HIGHWAYS officials have defended a decision to close one of the region's busiest roads for several hours yesterday after a lorry carrying straw bales caught fire.

Thousands of motorists were stuck in long traffic jams or faced lengthy diversions after the lorry caught fire on the A1(M) in North Yorkshire.

Travellers reported spending several hours queuing on the A1(M) and on diversionary routes through nearby Northallerton and Richmond after the incident between Catterick and Scotch Corner. 

The government agency Highways England said its officers were notified around 7.40am yesterday when the lorry carrying two trailers of straw bales caught fire on the northbound carriageway. 

The Northern Echo:

The scene of the fire on the northbound carriageway of the A1(M) between Catterick and Scotch Corner. Picture: North Yorkshire Police

The intense blaze sent thick smoke billowing across the carriageways and towards homes in Middleton Tyas and Scotch Corner. 

Dramatic pictures showed flames ravaging the truck's cabin, but thankfully no one was injured in the incident. A spokesman for North Yorkshire Fire and Rescue Service said they had managed to get on top of the fire before it took hold of all the straw. 

However, concern the fire could flare up again led to the decision to close the carriageway completely. 

A spokeswoman for Highways England said: “The carriageway was closed because the hay was still smouldering and risked reigniting. 
“It was the difficulty putting the fire out in the hay on the back of the HGV causing it to be a longer closure than usual.”

The road was closed off between the A6136 road to Catterick North and the A66 Middleton Tyas Lane at Scotch Corner, prompting major diversions through surrounding towns and villages, on a day when many people were travelling after the Christmas festivities.

The Northern Echo:

The lorry fire on the A1(M) northbound near Catterick. Picture: North Yorkshire Fire & Rescue

Traffic was diverted through Richmond and Catterick to the west of the motorway and to the east along the A167 through Northallerton and Great Smeaton, causing further tailbacks. 

Many people took to social media to voice their frustration at the lengthy delays. 

One person reported on Twitter that they had been struck in traffic for three hours and there were unconfirmed reports that one of the diversions was blocked.

The Northern Echo:

Firefighters at the scene of the blaze on the A1(M). Picture: North Yorkshire Police

Another posted on Facebook that there had been no diversion signs in place when they had reached the area at 8.50am and they had not seen anyone directing traffic off the motorway.

Another posted: “Don’t use Richmond. It’s gridlocked.”
Northallerton also became jammed with re-routed traffic, with one person posting on social media: “Northallerton needs a bypass for when the A1 is shut (which is on a regular basis.)”

By 11.40am one lane of the southbound carriageway was reopened before the carriageway was later fully accessible to traffic. The northbound side of the A1M was reopened by 1.20pm.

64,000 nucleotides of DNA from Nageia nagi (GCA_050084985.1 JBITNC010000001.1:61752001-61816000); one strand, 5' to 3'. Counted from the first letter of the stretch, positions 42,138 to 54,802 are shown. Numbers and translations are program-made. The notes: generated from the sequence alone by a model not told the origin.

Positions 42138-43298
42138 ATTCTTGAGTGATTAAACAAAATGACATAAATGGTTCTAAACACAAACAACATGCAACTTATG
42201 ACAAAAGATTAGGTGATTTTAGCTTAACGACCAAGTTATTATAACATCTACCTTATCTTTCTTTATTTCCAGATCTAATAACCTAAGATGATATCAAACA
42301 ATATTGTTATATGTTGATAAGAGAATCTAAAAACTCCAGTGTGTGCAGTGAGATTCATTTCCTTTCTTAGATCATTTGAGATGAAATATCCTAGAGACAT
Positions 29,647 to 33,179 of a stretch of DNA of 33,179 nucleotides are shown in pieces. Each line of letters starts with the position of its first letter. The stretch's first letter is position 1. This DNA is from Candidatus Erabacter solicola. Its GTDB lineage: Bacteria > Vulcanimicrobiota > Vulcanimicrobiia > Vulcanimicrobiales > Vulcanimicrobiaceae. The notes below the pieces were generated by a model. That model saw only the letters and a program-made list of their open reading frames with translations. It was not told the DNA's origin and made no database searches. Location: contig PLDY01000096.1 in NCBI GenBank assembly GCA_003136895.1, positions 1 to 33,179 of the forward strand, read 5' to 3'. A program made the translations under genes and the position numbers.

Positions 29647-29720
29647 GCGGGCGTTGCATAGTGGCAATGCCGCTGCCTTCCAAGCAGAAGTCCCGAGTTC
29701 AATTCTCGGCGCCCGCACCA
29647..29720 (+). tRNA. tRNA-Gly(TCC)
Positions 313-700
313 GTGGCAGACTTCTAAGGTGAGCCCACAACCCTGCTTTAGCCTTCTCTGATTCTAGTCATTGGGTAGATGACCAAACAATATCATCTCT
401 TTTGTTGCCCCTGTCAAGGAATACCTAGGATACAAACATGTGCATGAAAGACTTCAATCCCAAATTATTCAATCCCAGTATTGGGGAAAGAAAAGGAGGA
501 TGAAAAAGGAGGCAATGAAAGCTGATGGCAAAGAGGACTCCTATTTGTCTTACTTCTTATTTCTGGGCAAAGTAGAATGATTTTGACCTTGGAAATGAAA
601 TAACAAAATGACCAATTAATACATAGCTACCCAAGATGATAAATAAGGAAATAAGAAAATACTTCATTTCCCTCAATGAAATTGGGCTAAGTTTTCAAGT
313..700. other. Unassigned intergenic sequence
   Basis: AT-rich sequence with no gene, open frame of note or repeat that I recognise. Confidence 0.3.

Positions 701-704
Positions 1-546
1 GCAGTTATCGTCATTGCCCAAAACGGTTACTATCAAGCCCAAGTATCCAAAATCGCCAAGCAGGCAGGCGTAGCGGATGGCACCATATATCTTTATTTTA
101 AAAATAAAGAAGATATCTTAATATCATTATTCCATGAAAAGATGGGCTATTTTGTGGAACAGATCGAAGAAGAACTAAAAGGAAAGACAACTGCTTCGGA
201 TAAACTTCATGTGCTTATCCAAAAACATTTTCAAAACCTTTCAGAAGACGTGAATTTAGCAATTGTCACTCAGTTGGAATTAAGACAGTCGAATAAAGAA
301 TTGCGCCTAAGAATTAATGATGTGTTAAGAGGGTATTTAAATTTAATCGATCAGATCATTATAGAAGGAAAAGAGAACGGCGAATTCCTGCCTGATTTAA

North Yorkshire Police moved the lorry to a safe location to enable the fire crews to deal with remainder of the fire. A spokesman said: “We've moved the lorry to a safe location for (the fire service) to work. Lots of smoke in the area, but it's no cause for concern.”

The Northern Echo:

The lorry fire on the A1(M) northbound near Catterick. Picture: Claire Peach

Crews from North Yorkshire and Darlington worked together at the scene. Engines were called from Richmond, a water bowser came from Boroughbridge and two appliances were sent from Darlington.

Sub-zero temperatures swept across the UK on Thursday morning, with the mercury dipping to freezing levels in areas such as Suffolk, Gloucestershire, Cumbria, Devon and northern Scotland, the Met Office said.

It follows a fatal pile-up on the A40 in treacherous conditions on Wednesday morning, which left one woman dead and many injured.

The Met Office issued a "yellow" fog warning for much of England, which said visibility could drop below 100 metres in some areas.

It said: "Combined with temperatures below freezing, there is also the risk of ice forming on some untreated surfaces particularly later in the night and early on Thursday morning.

"The fog patches are expected to slowly thin during Thursday, although some patches may persist throughout the day - most likely in a zone from the West Country to Eastern England."

A spokesman said on Thursday morning that fog had been recorded across England and was particularly thick in areas such as Lincolnshire.

The AA urged "extreme caution" for those heading out on the roads, adding that extra time should be allowed, tyres properly inflated and screens adequately de-iced.

Spokesman Ian Crowder said: "We have got the worst possible conditions really, of fog and icy roads, and that can be lethal.

"I think the message is extreme caution and to prepare for the worst and make sure all windows are clear."

He added that failure to do so could "lead to disaster".